At the center of the garden is a statue of a great sun. It is Lir, the originator of this world. The statue is translucent with a dazzling light in its center. Its rays are white, but as they spread out, they turn to turquoise and royal blue.

Manannan and Fand walk in and they are dressed in silvery robes like the skins of bright fish. Manannan's crown is woven gold with stars, while Fand wears silver moons linked by a jeweled net. They are noble and gracious, and I bow before them and thank them for the invitation.

Manannan says,

Welcome to our world. This palace was created as the outer layer of our world. In the deeper layer is Manannan, the voice of the ocean vortex. Beneath that is Lir, the brilliant light beyond the darkness and mystery. Manannan's vortex is deep and impenetrable. It is the voice of the great ocean. Lir's radiance is diamonds upon molten gold, like volcanic lava which has not yet hardened into form. It is the mingling of intense light and darkness that allows for the creation of intermediate worlds which are visible to the Fair Folk, and certain people on earth.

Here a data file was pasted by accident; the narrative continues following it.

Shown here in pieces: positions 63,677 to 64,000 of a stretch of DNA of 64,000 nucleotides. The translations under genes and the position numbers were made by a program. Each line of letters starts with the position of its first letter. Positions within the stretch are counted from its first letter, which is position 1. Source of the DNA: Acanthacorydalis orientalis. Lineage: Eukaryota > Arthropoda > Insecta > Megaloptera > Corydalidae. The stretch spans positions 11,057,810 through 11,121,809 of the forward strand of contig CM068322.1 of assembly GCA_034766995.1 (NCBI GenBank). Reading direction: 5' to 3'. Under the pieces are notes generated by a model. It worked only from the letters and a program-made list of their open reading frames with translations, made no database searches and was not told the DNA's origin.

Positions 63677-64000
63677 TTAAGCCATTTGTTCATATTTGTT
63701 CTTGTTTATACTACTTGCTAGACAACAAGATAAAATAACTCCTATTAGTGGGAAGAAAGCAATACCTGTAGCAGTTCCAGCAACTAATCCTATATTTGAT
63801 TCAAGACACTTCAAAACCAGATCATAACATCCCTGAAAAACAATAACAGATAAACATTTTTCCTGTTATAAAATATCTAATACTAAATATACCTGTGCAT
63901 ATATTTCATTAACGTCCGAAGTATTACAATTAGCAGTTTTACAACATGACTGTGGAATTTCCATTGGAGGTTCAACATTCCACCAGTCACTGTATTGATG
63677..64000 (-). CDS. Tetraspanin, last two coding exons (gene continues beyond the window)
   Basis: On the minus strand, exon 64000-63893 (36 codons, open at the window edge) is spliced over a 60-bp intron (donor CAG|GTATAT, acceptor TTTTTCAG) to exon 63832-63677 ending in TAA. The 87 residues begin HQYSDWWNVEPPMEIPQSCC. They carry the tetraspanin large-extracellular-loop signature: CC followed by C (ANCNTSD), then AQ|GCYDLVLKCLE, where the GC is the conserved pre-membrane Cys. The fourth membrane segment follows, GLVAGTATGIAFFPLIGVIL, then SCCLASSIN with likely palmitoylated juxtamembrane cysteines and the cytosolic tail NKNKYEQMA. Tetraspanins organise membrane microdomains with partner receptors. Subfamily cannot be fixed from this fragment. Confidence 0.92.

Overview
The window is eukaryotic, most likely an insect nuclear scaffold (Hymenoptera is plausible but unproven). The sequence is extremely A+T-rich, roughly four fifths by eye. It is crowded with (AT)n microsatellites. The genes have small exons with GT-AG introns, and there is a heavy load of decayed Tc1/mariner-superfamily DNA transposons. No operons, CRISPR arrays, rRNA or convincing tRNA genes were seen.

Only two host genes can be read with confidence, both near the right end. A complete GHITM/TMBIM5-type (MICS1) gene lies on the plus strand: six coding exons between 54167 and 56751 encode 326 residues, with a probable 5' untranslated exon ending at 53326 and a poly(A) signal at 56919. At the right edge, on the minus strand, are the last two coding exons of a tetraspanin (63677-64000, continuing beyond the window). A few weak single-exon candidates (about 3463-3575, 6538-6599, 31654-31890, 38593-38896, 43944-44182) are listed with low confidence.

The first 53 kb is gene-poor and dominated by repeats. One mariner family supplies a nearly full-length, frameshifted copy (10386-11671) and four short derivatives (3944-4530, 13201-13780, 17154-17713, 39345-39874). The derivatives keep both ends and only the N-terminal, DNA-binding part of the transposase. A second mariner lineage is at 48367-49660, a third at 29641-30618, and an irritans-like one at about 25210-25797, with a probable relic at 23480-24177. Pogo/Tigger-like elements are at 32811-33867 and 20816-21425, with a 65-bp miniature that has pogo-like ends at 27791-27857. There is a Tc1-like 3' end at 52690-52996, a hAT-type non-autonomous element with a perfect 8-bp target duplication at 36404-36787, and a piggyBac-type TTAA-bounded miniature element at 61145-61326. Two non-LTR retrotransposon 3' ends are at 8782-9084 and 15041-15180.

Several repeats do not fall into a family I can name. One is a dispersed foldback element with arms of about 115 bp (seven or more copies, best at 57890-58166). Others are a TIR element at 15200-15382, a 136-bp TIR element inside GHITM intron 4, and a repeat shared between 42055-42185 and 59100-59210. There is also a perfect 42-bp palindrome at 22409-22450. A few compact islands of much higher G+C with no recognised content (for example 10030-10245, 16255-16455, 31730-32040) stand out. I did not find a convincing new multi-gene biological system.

The religion of my people does not worship a goddess - it worships couples as unions of opposites. Sometimes these may be focused in a single deity, but that deity is generally a lower manifestation.

Some believe the culture of the Fair Folk focuses too much on aesthetics, but the other main focus of religion, ethics, has corrupted a whole range of cultures. Emphasizing ethics creates a realm which is fascinating because it is forbidden. This motivates behaviors that would never have occurred otherwise to the people who perform the forbidden acts.

We have seen religions of love create as much pain as possible for those who would not join. We saw them conquer the weak willed, bribe the poor, and favor wealthy kings and warriors. We saw the ethics of love allow killing in the name of God.